During Tory Justice Minister Chris Grayling's flying visit to Greenhead College in Huddersfield on 14 November, sixth form Law and Politics students put him on the spot on a number of issues.
Grayling only gave us information he wanted us to hear and we had no opportunity to come back with debate. He lost uncomfortable questions in a fog of his own repetitive rhetoric.
Grayling had recently apologised for listening to MPs' phone calls from prisoners, so I asked when he was planning to apologise to the mothers of those who died in prison since he had been in office.
Grayling replied. "I would say to any mother that I am really sorry about the suicides in prison, I don't like it to happen, I don't want it to happen and I don't know why it's happening. There seems no pattern to the suicides except that there's a lot of mental health problems in prisons".
He did not seem concerned that prison is a totally inappropriate environment for those with mental health problems although he said he wanted to "develop more specialist centres equipped to deal with mental health problems."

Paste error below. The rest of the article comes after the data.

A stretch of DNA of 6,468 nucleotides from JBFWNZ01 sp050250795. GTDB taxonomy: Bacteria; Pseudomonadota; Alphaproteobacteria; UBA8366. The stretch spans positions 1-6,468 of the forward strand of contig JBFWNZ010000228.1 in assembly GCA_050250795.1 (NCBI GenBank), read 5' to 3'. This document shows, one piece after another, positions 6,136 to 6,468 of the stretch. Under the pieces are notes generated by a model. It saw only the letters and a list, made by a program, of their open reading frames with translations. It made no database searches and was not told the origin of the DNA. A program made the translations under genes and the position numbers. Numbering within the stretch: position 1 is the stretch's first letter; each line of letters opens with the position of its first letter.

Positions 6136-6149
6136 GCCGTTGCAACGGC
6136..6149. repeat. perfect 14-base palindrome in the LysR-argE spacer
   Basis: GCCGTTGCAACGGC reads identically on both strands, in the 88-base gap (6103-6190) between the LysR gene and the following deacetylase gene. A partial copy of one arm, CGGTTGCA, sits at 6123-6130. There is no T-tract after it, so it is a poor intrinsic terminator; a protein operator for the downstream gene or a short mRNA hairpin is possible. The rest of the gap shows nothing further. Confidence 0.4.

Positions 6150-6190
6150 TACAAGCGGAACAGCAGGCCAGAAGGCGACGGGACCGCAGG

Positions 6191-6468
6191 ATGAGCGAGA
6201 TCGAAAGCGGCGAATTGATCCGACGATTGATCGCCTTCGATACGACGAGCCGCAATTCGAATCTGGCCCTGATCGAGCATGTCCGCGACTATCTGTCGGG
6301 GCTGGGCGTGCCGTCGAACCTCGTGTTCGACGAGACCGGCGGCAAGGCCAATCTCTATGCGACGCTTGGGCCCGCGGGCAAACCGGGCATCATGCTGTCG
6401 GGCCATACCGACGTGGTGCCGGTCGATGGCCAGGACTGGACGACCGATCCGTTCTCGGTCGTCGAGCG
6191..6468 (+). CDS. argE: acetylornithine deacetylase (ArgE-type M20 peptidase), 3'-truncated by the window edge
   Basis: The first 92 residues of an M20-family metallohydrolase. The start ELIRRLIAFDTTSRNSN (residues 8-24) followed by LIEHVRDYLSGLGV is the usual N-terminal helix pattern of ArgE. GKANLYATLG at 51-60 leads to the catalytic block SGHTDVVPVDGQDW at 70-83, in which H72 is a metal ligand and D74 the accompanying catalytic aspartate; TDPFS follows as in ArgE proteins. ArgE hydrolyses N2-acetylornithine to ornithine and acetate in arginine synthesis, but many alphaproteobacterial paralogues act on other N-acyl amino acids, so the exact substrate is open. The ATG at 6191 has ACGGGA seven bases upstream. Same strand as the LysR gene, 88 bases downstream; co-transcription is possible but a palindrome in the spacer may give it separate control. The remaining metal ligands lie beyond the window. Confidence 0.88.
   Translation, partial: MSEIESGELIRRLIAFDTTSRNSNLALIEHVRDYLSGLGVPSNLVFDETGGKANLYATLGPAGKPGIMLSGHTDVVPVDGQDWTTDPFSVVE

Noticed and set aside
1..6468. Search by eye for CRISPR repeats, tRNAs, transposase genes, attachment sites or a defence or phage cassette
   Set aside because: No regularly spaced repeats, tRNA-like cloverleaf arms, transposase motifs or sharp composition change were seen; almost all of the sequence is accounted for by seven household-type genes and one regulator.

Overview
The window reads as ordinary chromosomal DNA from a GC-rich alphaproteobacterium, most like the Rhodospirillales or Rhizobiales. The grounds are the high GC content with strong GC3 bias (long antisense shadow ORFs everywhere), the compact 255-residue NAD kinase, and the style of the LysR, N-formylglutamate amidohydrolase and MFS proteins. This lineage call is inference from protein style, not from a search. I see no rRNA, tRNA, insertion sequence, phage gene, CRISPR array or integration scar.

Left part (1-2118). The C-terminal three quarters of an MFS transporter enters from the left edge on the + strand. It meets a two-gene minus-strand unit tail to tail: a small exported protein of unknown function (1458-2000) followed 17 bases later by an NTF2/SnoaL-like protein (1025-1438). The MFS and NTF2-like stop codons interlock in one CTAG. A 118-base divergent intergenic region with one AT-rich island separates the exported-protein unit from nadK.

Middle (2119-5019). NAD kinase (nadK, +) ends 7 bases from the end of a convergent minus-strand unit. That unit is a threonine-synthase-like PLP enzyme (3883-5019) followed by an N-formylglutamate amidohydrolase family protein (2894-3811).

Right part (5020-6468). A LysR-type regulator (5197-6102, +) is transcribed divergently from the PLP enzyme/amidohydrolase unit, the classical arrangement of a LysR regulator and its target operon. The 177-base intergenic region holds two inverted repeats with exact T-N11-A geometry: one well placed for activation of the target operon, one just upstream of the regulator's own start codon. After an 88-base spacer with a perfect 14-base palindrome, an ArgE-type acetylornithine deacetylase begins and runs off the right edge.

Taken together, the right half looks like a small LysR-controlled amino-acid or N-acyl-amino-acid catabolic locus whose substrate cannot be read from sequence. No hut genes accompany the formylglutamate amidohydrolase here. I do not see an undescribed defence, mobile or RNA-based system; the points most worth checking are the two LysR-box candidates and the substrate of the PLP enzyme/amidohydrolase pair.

He said: "We have a system in place in police stations to divert people with mental health problems into the NHS rather than the criminal justice system."
Yet this still does not explain Britain's staggering amount of mentally ill people detained in prison, some of them ironically put there for their own safety rather than for committing any crime.
Linda Davidson's 21 year old son Steven, hanged himself in HMP Glen Parva after being sent there 'for his own safety' following an attempt to cut his throat. He had serious mental health problems.
Grayling said that the majority of deaths in prison are of natural causes due to an older prison population. But this whitewashed over the disgraceful increase in non-natural deaths in prisons since he's been in post. He made vague assurances to students he was making every effort to prevent prisoner deaths.
Grayling spent the whole session squirming out of questions he didn't want to answer. I asked why he denied there was a crisis in prisons when there's a catalogue of problems: a rise in assaults, prisoner self-harm, staff shortages, serious concerted acts of indiscipline etc. None of these questions would he coherently answer.
Then I asked a general question, which he definitely didn't want to answer! I said given the dominance of Etonians in Parliament would you say that class war is over and the ruling class has won?